This is the largest and most impressive flint tool we have ever offered from the Aurignacian culture of the Upper Paleolithic Period. It is a UNIFACIAL DISCOIDAL SCRAPER, made of flint. It has an interesting story in its origin as a tool. The central bulb on the back of the flake indicates it was not struck by humans, but began as a large flake that frost ejected off a larger flint cobble. A central bulb on a flake is a telltale sign of flaking by natural frost action. The presence of the natural cobble cortex on the outer side further demonstrates this origin. A prehistoric human found the naturally discoidal flake and realized it made a perfect scraper tool. It was then further flaked and shaped around much of its edge. This secondary human flaking is SUPERB and shows masterful working to create and re-sharpen the edges.
A flake scraper of this size and shape would have been perfectly suited to deflesh and prepare large hunted game hides for making skin shelters, clothing and blankets. Most scrapers were very small in comparison yet, we know that large game was hunted by Cro-Magnons, and hides were extensively used in Upper Paleolithic life. A large scraper like this would have been invaluable to process the skins of hunted large game such as mammoth, rhino, bison, bear, horse, aurochs and reindeer.
Complete original outer cortex is present on one side which serves to help hold the tool in use. This genuine Cro-Magnon stone tool has intact mineral deposits deep in microscopic micro-crevices and lacks any modern flaking or crushing, traits only seen in authentic prehistoric specimens.
No collection of Paleolithic stone tools would be complete without the inclusion of fine examples dating to the Upper Paleolithic Period. This was an era of many of the most famous human development milestones. In this period, the technology developing around the planet took place at slightly different times but globally, humanity was taking a huge turn for the better, and in overall unison. A new level of tool production and craftsmanship emerged unlike ever seen before. Modern humans first arrive on the scene and with them, they bring many new inventions - most notable is the concept of artistic expression as seen in the famous cave paintings that were only produced in this era.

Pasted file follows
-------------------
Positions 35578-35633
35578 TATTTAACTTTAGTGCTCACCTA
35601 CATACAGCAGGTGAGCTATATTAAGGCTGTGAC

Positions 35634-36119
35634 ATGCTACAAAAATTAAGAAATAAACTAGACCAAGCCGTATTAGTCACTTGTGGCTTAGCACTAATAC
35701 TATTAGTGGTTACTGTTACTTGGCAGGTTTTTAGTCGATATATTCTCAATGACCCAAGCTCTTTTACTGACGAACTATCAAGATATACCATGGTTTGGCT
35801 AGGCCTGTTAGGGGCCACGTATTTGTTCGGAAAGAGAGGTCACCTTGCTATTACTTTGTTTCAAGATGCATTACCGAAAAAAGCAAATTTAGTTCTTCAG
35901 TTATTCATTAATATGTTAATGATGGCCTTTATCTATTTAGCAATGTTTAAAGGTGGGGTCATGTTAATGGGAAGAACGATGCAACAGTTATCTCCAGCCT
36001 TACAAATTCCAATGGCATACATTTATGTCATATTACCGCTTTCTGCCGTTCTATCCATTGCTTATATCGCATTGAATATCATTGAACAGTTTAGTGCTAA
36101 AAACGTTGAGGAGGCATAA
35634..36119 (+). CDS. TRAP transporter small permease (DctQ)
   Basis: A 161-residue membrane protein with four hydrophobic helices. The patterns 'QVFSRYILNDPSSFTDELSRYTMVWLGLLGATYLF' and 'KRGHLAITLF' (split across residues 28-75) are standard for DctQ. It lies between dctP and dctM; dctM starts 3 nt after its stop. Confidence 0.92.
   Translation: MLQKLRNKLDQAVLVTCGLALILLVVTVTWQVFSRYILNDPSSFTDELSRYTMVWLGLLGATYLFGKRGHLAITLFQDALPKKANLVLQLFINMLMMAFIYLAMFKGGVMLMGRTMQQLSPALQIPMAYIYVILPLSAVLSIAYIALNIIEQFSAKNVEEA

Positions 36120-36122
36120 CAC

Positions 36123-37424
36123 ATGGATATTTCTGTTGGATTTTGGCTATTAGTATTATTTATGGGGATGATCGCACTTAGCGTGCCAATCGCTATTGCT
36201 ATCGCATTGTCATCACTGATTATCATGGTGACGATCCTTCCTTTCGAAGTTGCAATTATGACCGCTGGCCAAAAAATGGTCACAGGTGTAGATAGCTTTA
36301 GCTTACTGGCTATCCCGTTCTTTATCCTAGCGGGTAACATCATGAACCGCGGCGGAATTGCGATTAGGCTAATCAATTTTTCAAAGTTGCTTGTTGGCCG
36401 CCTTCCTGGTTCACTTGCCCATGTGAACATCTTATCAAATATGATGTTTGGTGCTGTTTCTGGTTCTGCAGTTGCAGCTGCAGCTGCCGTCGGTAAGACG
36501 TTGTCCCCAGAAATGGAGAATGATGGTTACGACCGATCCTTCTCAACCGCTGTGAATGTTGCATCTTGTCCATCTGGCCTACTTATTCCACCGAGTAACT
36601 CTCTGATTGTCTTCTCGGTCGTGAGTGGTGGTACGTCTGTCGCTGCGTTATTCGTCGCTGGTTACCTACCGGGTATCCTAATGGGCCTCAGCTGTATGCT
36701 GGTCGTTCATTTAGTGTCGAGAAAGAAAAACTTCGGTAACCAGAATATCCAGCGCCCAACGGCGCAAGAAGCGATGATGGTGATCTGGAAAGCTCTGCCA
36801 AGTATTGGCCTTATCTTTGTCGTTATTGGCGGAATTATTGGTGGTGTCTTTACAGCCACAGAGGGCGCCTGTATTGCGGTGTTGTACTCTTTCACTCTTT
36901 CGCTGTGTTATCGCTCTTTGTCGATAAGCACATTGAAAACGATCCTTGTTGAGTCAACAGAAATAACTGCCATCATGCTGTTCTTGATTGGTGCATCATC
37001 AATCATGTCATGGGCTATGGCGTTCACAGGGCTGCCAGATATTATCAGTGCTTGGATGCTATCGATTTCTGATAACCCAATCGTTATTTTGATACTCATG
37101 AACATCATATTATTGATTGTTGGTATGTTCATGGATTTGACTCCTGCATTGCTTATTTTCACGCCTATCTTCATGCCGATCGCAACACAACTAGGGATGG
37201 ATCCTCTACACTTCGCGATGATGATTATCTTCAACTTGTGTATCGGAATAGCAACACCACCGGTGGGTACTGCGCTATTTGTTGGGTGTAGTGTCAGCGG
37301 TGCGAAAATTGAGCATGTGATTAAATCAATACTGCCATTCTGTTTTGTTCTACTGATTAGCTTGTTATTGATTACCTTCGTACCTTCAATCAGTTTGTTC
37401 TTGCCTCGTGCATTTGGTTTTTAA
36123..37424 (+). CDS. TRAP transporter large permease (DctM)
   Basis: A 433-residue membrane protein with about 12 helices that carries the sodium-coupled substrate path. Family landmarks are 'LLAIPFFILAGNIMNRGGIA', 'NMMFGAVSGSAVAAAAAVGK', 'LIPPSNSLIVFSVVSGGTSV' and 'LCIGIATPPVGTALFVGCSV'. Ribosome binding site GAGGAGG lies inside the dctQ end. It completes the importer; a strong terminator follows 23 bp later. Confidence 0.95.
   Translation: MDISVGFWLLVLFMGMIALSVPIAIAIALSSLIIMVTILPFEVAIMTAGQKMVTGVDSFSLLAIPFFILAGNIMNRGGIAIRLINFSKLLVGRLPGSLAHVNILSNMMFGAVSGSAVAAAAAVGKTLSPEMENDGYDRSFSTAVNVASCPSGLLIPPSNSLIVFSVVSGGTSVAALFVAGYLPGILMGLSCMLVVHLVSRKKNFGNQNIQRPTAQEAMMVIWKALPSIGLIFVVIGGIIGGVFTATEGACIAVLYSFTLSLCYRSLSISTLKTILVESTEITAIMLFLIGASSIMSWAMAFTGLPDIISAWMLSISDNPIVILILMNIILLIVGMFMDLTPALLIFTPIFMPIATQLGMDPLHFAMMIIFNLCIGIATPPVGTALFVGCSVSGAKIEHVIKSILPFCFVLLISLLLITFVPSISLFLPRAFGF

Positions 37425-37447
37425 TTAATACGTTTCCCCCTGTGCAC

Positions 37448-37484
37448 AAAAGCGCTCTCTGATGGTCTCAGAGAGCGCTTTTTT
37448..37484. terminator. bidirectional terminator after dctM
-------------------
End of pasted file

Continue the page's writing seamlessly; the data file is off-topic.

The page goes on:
Because the majority of sites that are known to produce Middle and Upper Paleolithic artifacts have been long protected by government regulations and are off-limits to private collecting, the only way to acquire specimens is from old collections that predated these restrictions. As these sites have been off-limits for decades, genuine fine grade Neanderthal and Cro-Magnon human artifacts such as this specimen are most certain to continue to appreciate in value, as time goes on. Paleolithic tools from important sites like this are fast appreciating in value, their sites having been protected and closed to collecting for many decades now.
The Upper Paleolithic was an important dawning of a new age in human history and development. In this period, we find the earliest evidence of organized campsite settlements, some that had storage pits. Human artistic expression blossomed in the form of non-portable art such as cave painting and carved petroglyphs, and portable art such as bone or ivory carvings and engravings. The first evidence of human fishing is also found with the discovery of carved harpoons and hooks. It is likely that warfare amongst people increased as complex social structures emerged with an increasing availability and variety of food, as well as specialized tool types.